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authorizes the city to accept the plaque as a gift to the city so that the city can be authorized to prepare and maintain the plaque and assume liability. supervisor ronen could not be here but was hoping that someone on the committee could help move this forward with these amendments, and we want to thank the hill crest community for bringing this forward with the planting of the tree and designing of the plaque to held salina lam in all of our hearts and memory. thank you very much. >> chair peskin: thank you, miss gusen. is there anybody here from public works? >> thank you, chair peskin, members of the committee. jeremy spitz, department of public work. we have a permit of application from the applicant, and we've been working with them on installation and location, and
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we very much support this ordinance. i'm here to answer any questions that you might have. >> chair peskin: thank you, mr. spitz. any questions from members? supervisor haney? >> supervisor haney: just wanted to move the amendment. >> chair peskin: we've got to get public comment first. are there any members of the public who would like to comment, please come up. >> thank you so much. my name is gabby anderson, and i'm the social worker at hill crest elementary school, and we just wanted to offer our thanks to you for hearing and to hillary ronen's office for supporting this legislation. it was a really hard time for our school, and we're really touched that there's been so much support for remembering salina, and for public works in planting the tree in her honor. >> chair peskin: thank you. is there any other public comment? seeing none, we're very sorry
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for your loss. supervisor haney, would you like to move that? so moved, without objection. can we forward that to the full board with recommendation as amended? motion, moved by supervisor safai. we'll take that without objection, and we are adjourned. [gavel]
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sustainability mission, even though the bikes are very minimal energy use. it still matters where the energy comes from and also part of the mission in sustainability is how we run everything, run our business. so having the lights come on with clean energy is important to us as well. we heard about cleanpowersf and learned they had commercial rates and signed up for that. it was super easy to sign up. our bookkeeper signed up online, it was like 15 minutes. nothing has changed, except now we have cleaner energy. it's an easy way to align your environmental proclivities and goals around climate change and it's so easy that it's hard to not want to do it, and it doesn't really add anything to the bill.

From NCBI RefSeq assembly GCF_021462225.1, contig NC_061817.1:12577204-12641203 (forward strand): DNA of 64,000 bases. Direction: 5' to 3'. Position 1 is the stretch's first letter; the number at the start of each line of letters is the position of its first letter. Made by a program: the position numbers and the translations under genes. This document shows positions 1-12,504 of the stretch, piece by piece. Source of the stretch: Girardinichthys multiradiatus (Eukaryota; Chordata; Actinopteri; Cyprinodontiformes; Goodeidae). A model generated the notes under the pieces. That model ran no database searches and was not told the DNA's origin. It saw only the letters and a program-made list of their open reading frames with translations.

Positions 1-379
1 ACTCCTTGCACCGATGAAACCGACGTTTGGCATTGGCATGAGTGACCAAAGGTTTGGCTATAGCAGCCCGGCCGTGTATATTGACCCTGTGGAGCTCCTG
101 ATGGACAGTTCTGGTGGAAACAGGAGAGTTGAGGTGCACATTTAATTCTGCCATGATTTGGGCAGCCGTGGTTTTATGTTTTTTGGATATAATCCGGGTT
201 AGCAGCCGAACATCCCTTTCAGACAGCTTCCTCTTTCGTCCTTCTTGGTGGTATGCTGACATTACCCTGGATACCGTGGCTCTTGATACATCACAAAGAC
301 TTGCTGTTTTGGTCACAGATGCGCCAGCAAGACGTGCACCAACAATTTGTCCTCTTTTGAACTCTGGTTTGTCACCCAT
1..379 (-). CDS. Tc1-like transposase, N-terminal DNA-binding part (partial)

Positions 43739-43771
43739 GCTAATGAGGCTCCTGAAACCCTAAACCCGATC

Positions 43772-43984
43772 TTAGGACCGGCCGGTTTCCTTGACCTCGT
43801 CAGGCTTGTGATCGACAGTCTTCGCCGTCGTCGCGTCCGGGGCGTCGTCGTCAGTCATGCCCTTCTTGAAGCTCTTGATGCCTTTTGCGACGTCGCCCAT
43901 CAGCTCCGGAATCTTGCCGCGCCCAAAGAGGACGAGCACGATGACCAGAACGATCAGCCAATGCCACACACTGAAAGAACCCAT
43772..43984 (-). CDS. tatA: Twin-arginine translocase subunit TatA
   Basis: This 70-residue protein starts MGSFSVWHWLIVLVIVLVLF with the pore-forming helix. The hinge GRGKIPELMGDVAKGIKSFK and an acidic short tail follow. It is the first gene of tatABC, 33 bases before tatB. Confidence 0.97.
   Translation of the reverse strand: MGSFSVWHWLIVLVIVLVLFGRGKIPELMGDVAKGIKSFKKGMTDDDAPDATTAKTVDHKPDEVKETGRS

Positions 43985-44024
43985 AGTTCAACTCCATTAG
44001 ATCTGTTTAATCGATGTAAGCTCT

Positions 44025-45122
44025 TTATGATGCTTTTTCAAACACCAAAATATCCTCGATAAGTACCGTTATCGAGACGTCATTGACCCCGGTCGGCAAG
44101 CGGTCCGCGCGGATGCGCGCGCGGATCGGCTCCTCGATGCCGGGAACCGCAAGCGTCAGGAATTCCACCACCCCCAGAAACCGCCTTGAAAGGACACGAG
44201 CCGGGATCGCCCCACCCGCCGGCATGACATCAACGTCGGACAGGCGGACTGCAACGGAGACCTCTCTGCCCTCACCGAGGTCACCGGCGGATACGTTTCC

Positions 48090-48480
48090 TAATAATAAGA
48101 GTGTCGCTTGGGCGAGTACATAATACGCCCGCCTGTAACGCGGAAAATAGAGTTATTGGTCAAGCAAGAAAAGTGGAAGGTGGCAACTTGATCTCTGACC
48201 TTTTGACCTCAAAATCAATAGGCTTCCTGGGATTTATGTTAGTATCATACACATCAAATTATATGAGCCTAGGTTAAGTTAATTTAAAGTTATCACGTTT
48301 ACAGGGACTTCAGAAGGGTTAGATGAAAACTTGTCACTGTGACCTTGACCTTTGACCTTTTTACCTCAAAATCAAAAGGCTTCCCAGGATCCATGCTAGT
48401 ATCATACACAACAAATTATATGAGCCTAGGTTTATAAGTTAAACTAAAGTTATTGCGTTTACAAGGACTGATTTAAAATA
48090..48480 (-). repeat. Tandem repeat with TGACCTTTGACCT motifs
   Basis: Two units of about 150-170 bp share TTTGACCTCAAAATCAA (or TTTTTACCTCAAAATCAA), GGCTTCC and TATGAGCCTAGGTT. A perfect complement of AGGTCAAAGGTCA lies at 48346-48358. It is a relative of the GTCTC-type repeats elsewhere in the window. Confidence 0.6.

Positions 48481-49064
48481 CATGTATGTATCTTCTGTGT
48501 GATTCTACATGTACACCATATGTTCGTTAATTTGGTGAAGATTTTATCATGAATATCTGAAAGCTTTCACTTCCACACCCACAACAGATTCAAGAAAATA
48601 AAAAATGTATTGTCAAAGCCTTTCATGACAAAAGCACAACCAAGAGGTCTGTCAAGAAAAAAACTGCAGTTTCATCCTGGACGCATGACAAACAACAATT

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>> i lived in the mission neighborhood for seven years and before that the excel see your district. 20 years a resident of the city and county of san francisco. i am the executive director of a local art space nonprofit that showcases work that relate to the latino community and i have been in this building for seven years and some of my neighbors have been here 30 year. we were notified from the landlord he was going to sell the building. when we realized it was happening it was no longer a thought for the landlord and i sort of had a moment of panic. i heard about the small sites
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program through my work with the mission economic agency and at met with folks from the mayor's housing program because they wanted to utilize the program. we are dealing with families with different needs and capacities. conversations were had early in the morning because that is the only time that all the tenants were in the building and finally when we realized that meda did have the resources to buy the building we went on a letter writing campaign to the landlord and said to him we understand you want to sell your building, we understand what you are asking for and you are entitled to it, it's your land, but please work with us. what i love about ber nell
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height it represents the diversity that made me fall in love with san francisco. we have a lot of mom and pop shops and you can get all your resources within walking distance. my favorite air area of my homes my little small patio where i can start my morning and have my coffee an is a sweet spot for me and i. >> my name is angela wilson and